• An active art and music scene makes a town come to life. We’ve made some progress in this area, but we still have a long way to go. I believe that this can be primarily funded and energized by local business and community groups if we enable them with vision and opportunity. We are not Boulder or Louisville or Fort Collins, nor do we want to be, but we can look to successful steps taken by surrounding municipalities and learn how Longmont can grow in the right direction through their successes and failures.
  • We need to work to decrease the housing shortage and grow Longmont with vision and respect for the environment and the people who are already here. We should work towards new affordable housing solutions via incentives and creative solutions such as streamlined approvals & zoning changes to allow for more efficient use of space. Many communities across the country have explored new ideas in affordable housing that have been worked well and should be studied and emulated when their success is transferrable to our community. Growth should be sustainable and beautiful and everything we add should be done in a way to improve our hometown. At the same time, our children should be able to afford to stay and purchase homes in the town they grew up in and retirees should have options to stay when downsizing.
  • The First and Main Project offers Longmont a huge opportunity to progress and improve the image of downtown. Creative solutions and diversity in this area are key to the future of this area. The area should be a beautiful addition and draw to Longmont; and this area should be a destination for residents and out of towner’s alike. We need to be creative and encourage the development of unique offerings that will set Longmont apart.
  • Longmont needs to get moving to revitalize our river corridor (including the Sunset bridge), post-flood. The delay speaks to our values and vitality. This needs to be a priority for City Council.
  • We should not have put Longmont residents in debt for $27 million to help finance the Twin Peaks Village project. The city did this without payback in terms of high paying jobs, housing, or anything else. We made a huge bet on sales and property taxes that will cost us $47 million to pay back. We need to invest more wisely. We’ve now mortgaged four city buildings including the Civic Center,the  Safety and Justice Center, the Library, and the Development Services Center. Now that we have the project, and the debt, we need to be more thoughtful in managing the project going forward and we need to capitalize on all taxes and potential fees generated by the project without more freebies for developers.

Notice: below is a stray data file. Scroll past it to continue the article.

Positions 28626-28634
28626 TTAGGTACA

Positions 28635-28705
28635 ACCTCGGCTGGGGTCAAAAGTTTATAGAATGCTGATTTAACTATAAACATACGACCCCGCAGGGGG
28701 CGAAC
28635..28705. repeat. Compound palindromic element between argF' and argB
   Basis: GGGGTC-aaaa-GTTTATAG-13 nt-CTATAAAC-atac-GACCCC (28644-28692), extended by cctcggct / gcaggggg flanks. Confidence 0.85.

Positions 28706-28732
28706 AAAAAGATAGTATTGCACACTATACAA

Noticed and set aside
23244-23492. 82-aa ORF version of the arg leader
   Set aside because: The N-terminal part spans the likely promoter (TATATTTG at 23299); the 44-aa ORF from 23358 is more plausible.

• The voter deserves respect!
    • In order to keep fracking out of Longmont city limits we need creative solutions that will stand up in court and avoid lawsuits. Longmont’s ban, as it exists, will be overturned. We need a fresh approach including very strict health and safety regulations which would in effect eliminate fracking in town. The outright ban will cost us lots of money to fight, and in the end, we’ll lose. We must act now to do the work that will achieve the same effect.
    • Longmont needs reasonable regulation for medical and recreational marijuana businesses in Longmont. It is important we respect the voters (58%) who overwhelmingly approved Amendment 64. Longmont is missing out on tax dollars and job opportunities & commercial/industrial space rental to surrounding municipalities. We are sending money away to Boulder, Lyons, and County enclaves to appease a vocal minority. We are missing out on income for Longmont’s existing business that would provide services to this new industry. If Longmont doesn’t choose to regulate this soon, a voter initiative funded by commercial interests will write the law for us in the next election. Council needs to take the initiative and keep control of the process so we can place reasonable limits in order to keep Longmont the way we like it. We should regulate signage, location, and the number of retail businesses for whom we will issue licenses. We don’t need neon signs or buildings that are out of character. We don’t need obnoxious advertising or sign spinners. We do need the tax money, and we do need to respect the wishes of the voters.
  • All businesses should have to play by the same rules and should not have special exemptions based on religious views. I believe that all people deserve equal treatment under the law. I believe that people should be paid the same and have the same access to services, no matter their gender, race, religion, country of origin, or sexual orientation.